File Source and File Sink


Lesson Description:

Sinks are the connects we use to get our data out of the Kafka Cluster using Kafka Connect. There is an Elasticsearch sink, a Hadoop sink, and a file sink. In this lesson, we continue our work with Kafka connect and demonstrate a file sink in real-time.

Kafka Administration

Topic Administration

Section Pep Talk: Topic Administration


Lesson Description:

This video will prepare you for the Topic Administration section of this course!

Topic Tools


Lesson Description:

Now that we know how to create a topic, let's discover some of the more advanced tools for modifying topic properties. In this lesson, we go through a number of commands and show you ways to modify your topic and broker configurations using the kafka-topics and kafka-configs tools. Kafka Documentation - Topic Level Configs https://kafka.apache.org/documentation/#topicconfigs Commands Used in This Lesson

Topic Configurations


Lesson Description:

You might find it difficult to change the configuration of an existing cluster with millions of messages being produced and consumed. In this lesson, we take a look at the kafka-consumer-groups command and how to change the configuration of our brokers and topics while the cluster is up and running. Kafka Documentation - Managing Consumer Groups https://kafka.apache.org/documentation/#basic_ops_consumer_group Commands Used in This Lesson

Message Behavior


Lesson Description:

Within a cluster, messages may not be comsumed properly or may be duplicated for various reasons. It's a good idea to regularly check to see if message offsets are being committed. In this lesson, we discuss preventative maintance for messages and what to do if you experience broker failure during partition reasignment. Check If Message Offsets Occur bin/kafka-console-consumer.sh --bootstrap-server kafka1:9092 --topic __consumer_offsets --formatter 'kafka.coordinator.group.GroupMetadataManager$OffsetsMessageFormatter' --max-messages 1 Modify the Message Reading Capability in Kafka Specify the --line-reader Option bin/kafka-console-producer.sh --broker-list kafka1:9092 --topic topic-1 --line-reader io.confluent.kafka.formatter.AvroMessageReader --property schema.registry.url=http://localhost:8081 --property value.schema='{"type":"string"}' Delete the reassign_parftitions Node bin/zookeeper-shell.sh zookeeper1:2181/kafka ls /admin delete /admin/reassign_partitions Delete the Controller Node bin/zookeeper-shell.sh zookeeper1:2181/kafka ls / delete /controller

Storage Administration

Section Pep Talk: Storage Administration


Lesson Description:

This video prepares you for the Storage Administration section of this course!

File Formats and Indexes


Lesson Description:

In the /data/kafka directory are our message logs. As these logs grow over time, both finding and maintaining these logs is handled by Kafka. By default, the messages are kept for one week and further compaction can occur. In this lesson, we cover how to set up log compaction for your messages. Create a topic with log compaction: bin/kafka-topics.sh --zookeeper zookeeper1:2181/kafka --create --topic transaction --partitions 1 --replication-factor 1 --config cleanup.policy=compact --config min.cleanable.dirty.ratio=0.001 --config segment.ms=5000 Describe the topic to see the configuration: bin/kafka-topics.sh --zookeeper zookeeper1:2181/kafka --topic transaction --describe Open a consumer to the topic: bin/kafka-console-consumer.sh --bootstrap-server kafka1:9092 --topic transaction --from-beginning --property print.key=true --property key.separator=, Open a producer to write messages to Kafka: bin/kafka-console-producer.sh --broker-list kafka1:9092 --topic transaction --property parse.key=true --property key.separator=,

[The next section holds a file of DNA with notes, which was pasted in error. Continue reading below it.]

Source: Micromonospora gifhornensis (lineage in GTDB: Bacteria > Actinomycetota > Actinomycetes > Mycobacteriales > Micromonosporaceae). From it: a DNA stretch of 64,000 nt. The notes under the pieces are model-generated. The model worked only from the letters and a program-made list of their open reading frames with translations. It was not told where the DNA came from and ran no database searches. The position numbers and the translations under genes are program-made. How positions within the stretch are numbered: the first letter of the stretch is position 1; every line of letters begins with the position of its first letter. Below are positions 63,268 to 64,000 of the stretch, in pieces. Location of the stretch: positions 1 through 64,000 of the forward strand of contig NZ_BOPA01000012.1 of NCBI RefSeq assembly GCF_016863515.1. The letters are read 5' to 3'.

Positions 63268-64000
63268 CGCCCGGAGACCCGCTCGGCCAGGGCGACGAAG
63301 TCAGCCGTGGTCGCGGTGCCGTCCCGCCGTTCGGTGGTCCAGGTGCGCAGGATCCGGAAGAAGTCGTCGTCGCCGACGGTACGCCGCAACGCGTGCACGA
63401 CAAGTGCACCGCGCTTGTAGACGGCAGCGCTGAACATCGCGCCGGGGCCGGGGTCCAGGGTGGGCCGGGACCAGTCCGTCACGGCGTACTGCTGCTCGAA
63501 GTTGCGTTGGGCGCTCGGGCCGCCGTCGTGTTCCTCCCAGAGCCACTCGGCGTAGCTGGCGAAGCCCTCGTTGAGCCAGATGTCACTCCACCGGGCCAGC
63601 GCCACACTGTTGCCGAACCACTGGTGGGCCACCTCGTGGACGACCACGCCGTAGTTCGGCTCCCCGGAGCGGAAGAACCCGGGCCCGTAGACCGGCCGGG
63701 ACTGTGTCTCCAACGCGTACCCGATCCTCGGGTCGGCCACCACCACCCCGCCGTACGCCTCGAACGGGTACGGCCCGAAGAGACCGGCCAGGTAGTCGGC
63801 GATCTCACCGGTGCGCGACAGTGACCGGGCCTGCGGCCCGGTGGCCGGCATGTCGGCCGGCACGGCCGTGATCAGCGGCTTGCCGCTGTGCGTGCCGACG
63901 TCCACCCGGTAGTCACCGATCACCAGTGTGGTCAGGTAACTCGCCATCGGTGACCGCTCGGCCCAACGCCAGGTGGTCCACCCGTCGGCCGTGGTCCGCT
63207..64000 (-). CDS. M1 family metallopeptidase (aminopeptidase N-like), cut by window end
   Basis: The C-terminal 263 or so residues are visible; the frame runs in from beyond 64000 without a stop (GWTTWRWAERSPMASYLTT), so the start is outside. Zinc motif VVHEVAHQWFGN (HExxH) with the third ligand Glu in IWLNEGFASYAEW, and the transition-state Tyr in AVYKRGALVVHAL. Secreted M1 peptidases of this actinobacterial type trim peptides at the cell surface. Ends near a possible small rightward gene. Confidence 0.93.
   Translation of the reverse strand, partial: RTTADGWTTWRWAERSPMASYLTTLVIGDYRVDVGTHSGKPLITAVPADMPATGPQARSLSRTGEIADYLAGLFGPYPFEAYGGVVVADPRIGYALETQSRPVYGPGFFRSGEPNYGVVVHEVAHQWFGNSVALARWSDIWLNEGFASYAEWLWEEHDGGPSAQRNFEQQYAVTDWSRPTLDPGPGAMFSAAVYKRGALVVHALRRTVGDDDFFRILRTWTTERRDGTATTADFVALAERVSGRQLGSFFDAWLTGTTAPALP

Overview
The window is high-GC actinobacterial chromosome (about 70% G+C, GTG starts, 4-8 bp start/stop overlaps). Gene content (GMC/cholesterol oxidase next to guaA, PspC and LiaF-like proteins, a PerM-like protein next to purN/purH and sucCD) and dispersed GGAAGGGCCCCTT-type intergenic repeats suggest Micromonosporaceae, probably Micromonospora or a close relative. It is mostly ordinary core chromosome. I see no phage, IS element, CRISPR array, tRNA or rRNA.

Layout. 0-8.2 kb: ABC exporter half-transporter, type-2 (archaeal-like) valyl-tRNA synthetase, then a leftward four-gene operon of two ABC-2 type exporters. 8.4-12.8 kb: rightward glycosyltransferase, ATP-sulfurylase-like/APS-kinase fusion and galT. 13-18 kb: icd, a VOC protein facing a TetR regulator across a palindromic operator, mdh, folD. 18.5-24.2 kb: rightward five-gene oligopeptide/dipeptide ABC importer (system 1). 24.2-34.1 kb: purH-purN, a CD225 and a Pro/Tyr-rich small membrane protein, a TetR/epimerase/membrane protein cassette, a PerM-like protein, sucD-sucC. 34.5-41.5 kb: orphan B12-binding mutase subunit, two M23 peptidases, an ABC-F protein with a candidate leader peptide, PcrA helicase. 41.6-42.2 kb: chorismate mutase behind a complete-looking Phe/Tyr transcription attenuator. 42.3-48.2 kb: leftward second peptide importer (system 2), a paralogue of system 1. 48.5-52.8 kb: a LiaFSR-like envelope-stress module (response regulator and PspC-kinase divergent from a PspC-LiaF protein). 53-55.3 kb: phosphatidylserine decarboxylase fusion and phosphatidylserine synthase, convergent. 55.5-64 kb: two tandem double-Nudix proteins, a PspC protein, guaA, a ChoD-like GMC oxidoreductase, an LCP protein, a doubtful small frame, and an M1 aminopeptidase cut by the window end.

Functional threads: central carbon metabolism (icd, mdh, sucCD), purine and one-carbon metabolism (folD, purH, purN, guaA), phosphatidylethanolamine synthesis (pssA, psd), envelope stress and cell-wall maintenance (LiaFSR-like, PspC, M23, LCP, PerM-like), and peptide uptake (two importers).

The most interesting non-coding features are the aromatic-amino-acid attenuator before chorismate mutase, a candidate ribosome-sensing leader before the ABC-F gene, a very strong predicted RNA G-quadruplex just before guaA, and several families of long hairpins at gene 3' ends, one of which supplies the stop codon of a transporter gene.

File Management


Lesson Description:

In this lesson, we will cover log segments in greater detail. We will also discover additional storage considerations, for example, if the disk space on each broker varies.

Storage Structures


Lesson Description:

Data in Kafka doesn't have to stay in the /data/kafka directory, nor does it have to reside on the host file system. There are many different options for storage of data, which we will discuss in this lesson.

Stream Processing

Section Pep Talk: Stream Processing


Lesson Description:

This video is an introduction to the Stream Processing section of this course!

How Streams Work


Lesson Description:

A stream is much different than a database table. Streams are a series of ongoing sequential events. There are no delete or update abilities because streams are immutable. In this lesson, we go over why streams are important and what purpose they serve.

Design Patterns


Lesson Description:

When considering a Kafka streams solution, there are many decisions you must make in order to process events appropriately. In this lesson, we'll go over the six different design patterns and how each applies to specific event-handling scenarios.



Lesson Description:

Depending on the problem you're trying to solve, providing a framework for your event streaming application may help you in the long run. The different frameworks available are an important consideration in solving those problems, as we will discuss in this lesson.

Data Replication

Section Pep Talk: Data Replication


Lesson Description: